Greece offers 1-mln-euro reward for arsonists

Greek authorities on Sunday offered up to a million euros for help catching arsonists blamed for starting some of the fires that have been devastating the country, threatening historic sites and killing at least 61.

 Greece offers 1-mln-euro reward for arsonists
Greek authorities on Sunday offered up to a million euros for help catching arsonists blamed for starting some of the fires that have been devastating the country, threatening historic sites and killing at least 61.

The death toll climbed on Sunday evening with the discovery of four more bodies in the southwestern Peloponnese, a health ministry official said. Most of the deaths had occurred in the western Peloponnese.

The public order ministry announced rewards of between 100,000 and a million euros (136,000 and 1.36 million dollars) for any information leading to the arrest of those behind the forest fires started "from July 1 to date."

The amount paid would be linked to the number of victims the fire had claimed and how extensive it had been, the ministry statement added.

The latest wave of forest fires has been raging for three days now.

"We are dealing with a national catastrophe without precedent," said firefighters' spokesman Nikolaos Diamantis Sunday, as the national state of emergency declared by Prime Minister Costas Karamanlis continued.

The disaster already ranks among the world's deadliest forest fires of the past 150 years, and the nation has been observing three days of national mourning since Saturday.

Prime Minister Costas Karamanlis, in a message to the nation on Saturday, had blamed arsonists.

Since Friday, police have arrested 10 people suspected either of starting fires deliberately or simply through negligence, including a 65-year-old man and an elderly woman.

Earlier Sunday, the local police had feared that fires might engulf Olympia, listed as a world heritage site by UNESCO.

Houses had burnt in the village of Olympia just next to the site and the Olympia museum and nearby villages had already been evacuated.

But later Sunday the site appeared to be safe.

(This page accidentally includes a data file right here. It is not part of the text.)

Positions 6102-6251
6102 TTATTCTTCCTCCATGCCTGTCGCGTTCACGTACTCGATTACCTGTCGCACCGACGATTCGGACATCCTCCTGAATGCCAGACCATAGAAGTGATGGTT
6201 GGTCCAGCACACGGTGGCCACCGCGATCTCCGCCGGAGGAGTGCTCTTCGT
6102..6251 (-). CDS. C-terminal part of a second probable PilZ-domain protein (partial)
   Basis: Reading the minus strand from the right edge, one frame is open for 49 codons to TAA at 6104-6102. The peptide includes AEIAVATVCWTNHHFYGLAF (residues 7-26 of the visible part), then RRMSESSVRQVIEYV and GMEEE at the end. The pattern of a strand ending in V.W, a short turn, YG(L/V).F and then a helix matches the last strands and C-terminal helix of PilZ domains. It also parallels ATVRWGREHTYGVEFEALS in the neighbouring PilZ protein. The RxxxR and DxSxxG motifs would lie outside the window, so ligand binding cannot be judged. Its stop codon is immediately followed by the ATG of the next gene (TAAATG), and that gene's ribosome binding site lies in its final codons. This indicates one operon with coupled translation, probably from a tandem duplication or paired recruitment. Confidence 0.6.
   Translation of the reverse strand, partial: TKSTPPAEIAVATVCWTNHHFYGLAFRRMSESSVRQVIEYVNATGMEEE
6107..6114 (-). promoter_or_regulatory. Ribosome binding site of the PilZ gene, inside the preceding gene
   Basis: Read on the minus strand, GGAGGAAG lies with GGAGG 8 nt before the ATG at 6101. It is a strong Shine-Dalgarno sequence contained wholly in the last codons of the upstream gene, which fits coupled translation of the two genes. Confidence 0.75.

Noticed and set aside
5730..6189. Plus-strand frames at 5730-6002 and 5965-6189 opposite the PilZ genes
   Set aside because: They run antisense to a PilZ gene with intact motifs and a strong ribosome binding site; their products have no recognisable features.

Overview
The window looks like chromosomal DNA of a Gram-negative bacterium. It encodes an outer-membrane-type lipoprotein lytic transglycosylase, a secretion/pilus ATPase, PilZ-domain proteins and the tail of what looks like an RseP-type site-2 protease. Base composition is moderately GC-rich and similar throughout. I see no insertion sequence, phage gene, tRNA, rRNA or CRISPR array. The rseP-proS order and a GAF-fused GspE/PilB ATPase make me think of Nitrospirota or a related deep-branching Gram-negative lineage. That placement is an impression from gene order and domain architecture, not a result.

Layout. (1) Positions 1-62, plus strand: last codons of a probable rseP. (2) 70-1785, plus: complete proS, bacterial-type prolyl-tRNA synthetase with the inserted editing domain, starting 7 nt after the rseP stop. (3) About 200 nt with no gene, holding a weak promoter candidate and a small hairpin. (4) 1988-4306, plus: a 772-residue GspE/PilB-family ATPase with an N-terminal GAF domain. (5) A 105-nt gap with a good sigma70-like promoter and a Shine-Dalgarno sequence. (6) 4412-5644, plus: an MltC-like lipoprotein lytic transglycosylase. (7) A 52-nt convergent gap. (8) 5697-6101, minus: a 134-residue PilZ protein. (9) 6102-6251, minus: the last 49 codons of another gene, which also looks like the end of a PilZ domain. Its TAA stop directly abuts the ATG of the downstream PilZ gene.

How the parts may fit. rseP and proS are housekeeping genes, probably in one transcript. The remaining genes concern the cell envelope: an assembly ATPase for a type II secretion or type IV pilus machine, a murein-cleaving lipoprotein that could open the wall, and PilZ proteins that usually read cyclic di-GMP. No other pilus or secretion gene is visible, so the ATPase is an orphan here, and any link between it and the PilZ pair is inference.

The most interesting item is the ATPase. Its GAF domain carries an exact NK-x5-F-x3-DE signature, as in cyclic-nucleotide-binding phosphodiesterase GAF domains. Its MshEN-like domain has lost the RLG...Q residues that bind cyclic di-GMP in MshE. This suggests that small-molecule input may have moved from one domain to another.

"The new archaeological museum has been saved and the flames did not enter the site of Ancient Olympia, where all the anti-fire systems functioned," Christos Zahopoulos, secretary general of the culture ministry, told AFP.

Olympia, in the Peloponnese peninsula, has been inhabited since prehistoric times, and in the 10th century BC became a centre for the worship of Zeus.

Another ancient site remained under threat Sunday night, however.

Fire moved toward The Temple of Apollo at Bassae, which dates to the 5th century BC and is also a UNESCO site, in the Arcadian mountains.

Firefighters announced more deaths on the Aegean island of Euboea. They said five people including two volunteer firefighters had died.

All five perished in the central Mystro region near Eretria on the island's southern coast, where another two people were injured. Fresh fires had broken out Sunday afternoon on the centre of the island, burning woodlands and village homes.

Firefighters on Euboea had since Saturday been fighting blazes on the south of the island that had destroyed pine forests and olive groves.

Emergency services had so far evacuated a total of 40 villages on Euboea and the Peloponnese peninsula, said a fire services spokesman earlier Sunday.

Those fleeing the flames had sought refuge on beaches where the authorities provided tents. Financial aid and new lodgings had also been promised.

More than 1,000 Greek firemen backed by 425 soldiers and 16 water-dropping aircraft have been battling the fires which have swept through thousands of hectares (acres), destroying homes and ravaging crops and olive groves.

"It's chaos. Generations of work have gone up in smoke," said Vassilis Viglas, 65, who had returned to the now-devastated village of Artemida for the summer.

But the promised international aid was beginning to arrive.

Six water-bombing Canadair planes, four from France and two from Italy, had arrived Sunday. France also sent 60 of its own firefighters and six firefighting vehicles.

Expected in the next few hours were seven more planes -- four from Serbia, two from Spain and one from Romania -- and 11 helicopters: three each from Germay, Israel and the Netherlands, and the other two from Norway and Slovenia.

Austria also announced its army would be sending a Hercules C-130 military transport plane, two Augusta Bell 212 firefighting helicopters and 20 soldiers.

Greece was also in talks with the United States and Russia about how they might help, Foreign Minister Dora Bakoyannis said.

AFP
Last Mod: 27 Ağustos 2007, 00:00
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